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  • luckygranolaluckygranola 9 replies5 threads New Member
    @circuitrider Im so sorry I think thats what I meant. I was wondering about the academic rigor at Smith. Based on previous threads they mentioned that it was hard to get a good grade and at my current college I have a good gpa so I'm still confused on what decision to make. I think I was wrong on using the word grade deflation, I was just wondering about the rigor of classes and how students felt about the pressure.
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  • luckygranolaluckygranola 9 replies5 threads New Member
    @warblersrule really they don't care about extracurriculars? Even for a masters program?
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  • collegemom3717collegemom3717 7902 replies84 threads Senior Member
    edited June 5
    Not ECs in the HS sense of the word. Your coursework, your LoRs, your Statement of Purpose (why this degree & why this program for this degree), and relevant expertise are what matters. Depending on the field the 'relevant expertise' can be internships, content you have created, work experience, etc.

    edited June 5
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  • luckygranolaluckygranola 9 replies5 threads New Member
    I had a previous thread on this but I incorrectly used the term grade deflation. I was actually worried about the academic rigor at Smith college. How hard are the classes? What's the academic climate like? How many students make it to the Dean's List? Is it really hard to get a good gpa (3.6+)? If anyone went to Smith or know someone who has and has input that would be extremely helpful.
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  • LindagafLindagaf 10848 replies588 threads Super Moderator
    Smith is going to have plenty of rigor. It’s not like you’re asking about Hamilton versus Directional State U. The users commenting on this are very experienced so I feel confident in saying you should trust them. Both schools are going to prepare you well for grad school. Both are rigorous. Both are highly regarded.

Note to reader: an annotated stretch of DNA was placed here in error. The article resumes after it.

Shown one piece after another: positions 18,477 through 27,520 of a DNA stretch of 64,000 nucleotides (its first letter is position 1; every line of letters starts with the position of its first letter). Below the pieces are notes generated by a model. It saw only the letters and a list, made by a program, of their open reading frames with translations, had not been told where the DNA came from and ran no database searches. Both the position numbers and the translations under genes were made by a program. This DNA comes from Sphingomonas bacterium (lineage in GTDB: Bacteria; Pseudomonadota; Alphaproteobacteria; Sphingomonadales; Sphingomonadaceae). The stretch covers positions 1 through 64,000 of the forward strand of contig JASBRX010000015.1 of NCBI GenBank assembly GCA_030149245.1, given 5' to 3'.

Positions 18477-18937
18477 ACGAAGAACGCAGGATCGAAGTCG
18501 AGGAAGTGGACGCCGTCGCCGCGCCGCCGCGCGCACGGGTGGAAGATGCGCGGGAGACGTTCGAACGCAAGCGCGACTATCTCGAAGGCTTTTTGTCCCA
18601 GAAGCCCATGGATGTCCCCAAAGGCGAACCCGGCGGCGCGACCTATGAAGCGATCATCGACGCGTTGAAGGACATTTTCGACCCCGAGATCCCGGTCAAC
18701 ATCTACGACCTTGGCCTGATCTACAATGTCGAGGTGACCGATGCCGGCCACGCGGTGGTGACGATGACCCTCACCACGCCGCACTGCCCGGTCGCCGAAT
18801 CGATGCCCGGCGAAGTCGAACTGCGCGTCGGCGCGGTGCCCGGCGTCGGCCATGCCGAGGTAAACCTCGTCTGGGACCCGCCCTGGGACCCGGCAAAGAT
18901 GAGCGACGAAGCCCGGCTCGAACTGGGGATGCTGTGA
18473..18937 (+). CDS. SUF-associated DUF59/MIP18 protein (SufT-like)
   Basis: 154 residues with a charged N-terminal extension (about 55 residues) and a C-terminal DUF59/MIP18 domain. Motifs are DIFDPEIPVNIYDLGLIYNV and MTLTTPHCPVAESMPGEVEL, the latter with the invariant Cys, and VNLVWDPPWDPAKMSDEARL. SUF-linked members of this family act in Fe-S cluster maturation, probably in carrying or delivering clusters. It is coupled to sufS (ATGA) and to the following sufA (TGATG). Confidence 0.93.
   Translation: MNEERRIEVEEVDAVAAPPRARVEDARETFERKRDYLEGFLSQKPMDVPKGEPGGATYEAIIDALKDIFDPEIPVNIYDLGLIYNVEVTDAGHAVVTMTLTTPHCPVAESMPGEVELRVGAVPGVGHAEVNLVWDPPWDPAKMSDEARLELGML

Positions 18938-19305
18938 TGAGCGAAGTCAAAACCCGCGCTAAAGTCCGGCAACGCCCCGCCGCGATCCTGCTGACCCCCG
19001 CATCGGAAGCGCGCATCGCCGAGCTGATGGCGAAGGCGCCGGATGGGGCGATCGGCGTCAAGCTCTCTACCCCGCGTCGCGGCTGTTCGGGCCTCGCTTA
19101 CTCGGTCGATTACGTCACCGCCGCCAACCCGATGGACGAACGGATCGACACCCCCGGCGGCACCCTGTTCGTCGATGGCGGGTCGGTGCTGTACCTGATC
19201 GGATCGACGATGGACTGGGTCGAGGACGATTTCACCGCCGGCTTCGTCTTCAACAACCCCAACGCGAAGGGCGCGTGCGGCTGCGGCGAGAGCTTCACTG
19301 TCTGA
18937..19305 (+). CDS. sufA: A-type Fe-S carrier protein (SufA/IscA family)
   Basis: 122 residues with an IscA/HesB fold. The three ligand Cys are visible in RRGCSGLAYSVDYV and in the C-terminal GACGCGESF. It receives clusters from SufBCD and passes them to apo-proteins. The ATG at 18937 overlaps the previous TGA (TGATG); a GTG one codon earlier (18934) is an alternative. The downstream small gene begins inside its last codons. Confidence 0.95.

It almost sounds as though you want to say yes to Smith, but are looking for reasons not to. It’s a great school. Go and thrive.
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  • merc81merc81 11810 replies201 threads Senior Member
    Lindagaf wrote:
    It almost sounds as though you want to say yes to Smith, but are looking for reasons not to. It’s a great school. Go and thrive.

    Yes, why not go to Smith? As an additional opinion, I think it would make the better choice for you based on everything you have posted thus far.

    Nonetheless, I'm much less inclined than other posters to suggest that a school that ranks 32nd by faculty publishing in economics (Smith) would offer you equivalent opportunities to one that ranks 8th (Hamilton). In their paper, "Economics Research at National Liberal Arts Colleges," Hartley and Robinson commented on the importance of faculty to the student experience:
    Teaching the latest discoveries in class, supervising student theses, and preparing students for graduate school are some of the teaching activities that may be enhanced by faculty research.

    The above noted, since literally no one on this thread has recommended that you should choose Hamilton, you would need an independent streak not to favor Smith, at least in this context.